Oklahomans share experiences with catalytic converter theft
The National Insurance Crime Bureau found catalytic converters are stolen at an “alarming” rate. Between 2019 and 2020, converter thefts quadrupled nationally. The thieves are after converters for their precious metals.
Aaron Bolerjack knew the sound when he heard it.
The Oklahoma City pastor had been the victim of catalytic converter theft before. So when that unnatural roar came from his engine, he knew immediately what had happened.
“You put the key in the ignition, you turn over the engine like normal and instead of driving, you know a sedan or a midsize SUV or whatever, it sounds like you're driving a monster truck,” Bolerjack said.
Bolerjack has had the catalytic converters stolen off three of his church’s vehicles, plus an SUV parked in his own driveway.
“We live in a suburb of Northwest Oklahoma City. So not anywhere that is poorly lit or out of the way or a particularly dangerous area,” Bolerjack said.
This isn’t an issue just for him.
A roofing company who had a fleet of cars hit, a college student in class, a truck in the shop for a different maintenance issue — these are just a few stories KOSU received about catalytic converter theft around Oklahoma as thefts rise across the country.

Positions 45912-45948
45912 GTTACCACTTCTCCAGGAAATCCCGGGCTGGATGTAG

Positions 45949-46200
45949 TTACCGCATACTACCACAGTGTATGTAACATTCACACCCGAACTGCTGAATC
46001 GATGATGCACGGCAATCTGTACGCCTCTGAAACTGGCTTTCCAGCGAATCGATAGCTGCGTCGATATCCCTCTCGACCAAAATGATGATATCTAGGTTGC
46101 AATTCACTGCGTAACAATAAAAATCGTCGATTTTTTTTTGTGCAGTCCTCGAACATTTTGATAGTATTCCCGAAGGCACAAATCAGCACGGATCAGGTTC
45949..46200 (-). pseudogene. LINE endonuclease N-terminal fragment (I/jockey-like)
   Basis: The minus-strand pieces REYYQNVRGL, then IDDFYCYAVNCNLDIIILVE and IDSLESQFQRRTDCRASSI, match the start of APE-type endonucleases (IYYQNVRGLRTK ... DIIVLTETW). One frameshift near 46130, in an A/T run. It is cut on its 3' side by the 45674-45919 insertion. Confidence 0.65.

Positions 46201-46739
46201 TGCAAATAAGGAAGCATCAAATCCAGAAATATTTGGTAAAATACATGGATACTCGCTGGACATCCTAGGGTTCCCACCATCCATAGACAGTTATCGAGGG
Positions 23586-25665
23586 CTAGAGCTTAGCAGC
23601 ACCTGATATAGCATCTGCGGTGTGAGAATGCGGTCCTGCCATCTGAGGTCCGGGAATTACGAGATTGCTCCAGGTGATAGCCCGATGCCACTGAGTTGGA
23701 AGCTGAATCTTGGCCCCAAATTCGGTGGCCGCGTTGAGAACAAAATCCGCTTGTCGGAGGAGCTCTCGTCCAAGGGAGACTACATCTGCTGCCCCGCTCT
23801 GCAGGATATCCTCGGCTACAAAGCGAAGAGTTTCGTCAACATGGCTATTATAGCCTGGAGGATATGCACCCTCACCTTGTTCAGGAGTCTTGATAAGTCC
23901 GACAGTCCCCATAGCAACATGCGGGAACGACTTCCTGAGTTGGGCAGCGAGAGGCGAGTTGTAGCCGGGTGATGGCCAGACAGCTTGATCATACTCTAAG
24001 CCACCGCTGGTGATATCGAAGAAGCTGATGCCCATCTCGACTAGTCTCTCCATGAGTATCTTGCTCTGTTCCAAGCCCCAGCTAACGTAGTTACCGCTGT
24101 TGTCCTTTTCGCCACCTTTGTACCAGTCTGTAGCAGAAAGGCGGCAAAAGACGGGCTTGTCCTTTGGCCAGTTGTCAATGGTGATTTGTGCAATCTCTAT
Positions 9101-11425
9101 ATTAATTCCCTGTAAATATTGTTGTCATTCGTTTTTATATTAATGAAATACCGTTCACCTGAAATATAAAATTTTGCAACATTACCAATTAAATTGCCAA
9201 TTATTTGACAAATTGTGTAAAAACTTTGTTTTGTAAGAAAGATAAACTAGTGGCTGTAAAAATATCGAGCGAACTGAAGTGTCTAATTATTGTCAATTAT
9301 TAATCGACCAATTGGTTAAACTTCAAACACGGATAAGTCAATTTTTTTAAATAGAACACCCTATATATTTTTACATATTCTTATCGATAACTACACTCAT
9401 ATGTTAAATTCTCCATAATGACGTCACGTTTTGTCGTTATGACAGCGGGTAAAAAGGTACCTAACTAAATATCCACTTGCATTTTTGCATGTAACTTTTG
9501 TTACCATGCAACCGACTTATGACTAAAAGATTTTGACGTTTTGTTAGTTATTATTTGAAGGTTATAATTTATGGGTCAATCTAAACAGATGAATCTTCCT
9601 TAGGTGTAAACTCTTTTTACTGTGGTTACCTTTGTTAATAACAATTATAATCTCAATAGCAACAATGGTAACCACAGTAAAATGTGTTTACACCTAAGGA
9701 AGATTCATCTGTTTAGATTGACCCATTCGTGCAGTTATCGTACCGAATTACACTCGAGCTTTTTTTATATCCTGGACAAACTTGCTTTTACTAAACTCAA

Why do people target catalytic converters?
Catalytic converters were put on cars with regularity beginning in the mid-1970s to comply with U.S. Environmental Protection Agency's stricter regulation of exhaust emissions.
The part “converts” toxic gasses and pollutants in a car’s exhaust, so they become less toxic by “catalyzing a redox reaction.”
Although catalytic converters are commonly used on cars, they are also found in other machinery, like forklifts, trucks, buses, motorcycles and more.
They are stolen more often because the converters are made up of precious metals, such as platinum, palladium and rhodium, which are valuable to most metal dealers. Recyclers typically pay $50 to $250 per catalytic converter.
Are catalytic converters being stolen more now?
Catalytic converters are stolen at an “alarming” rate, according to the National Insurance Crime Bureau. Nationally, the NICB found in 2018 - 1,298 converters were reported stolen. In 2019, that number jumped to 3,389. And in 2020, the reported converter thefts quadrupled to 14,433. The NICB found December 2020 saw roughly 16 percent of those thefts in one month, with 2,347.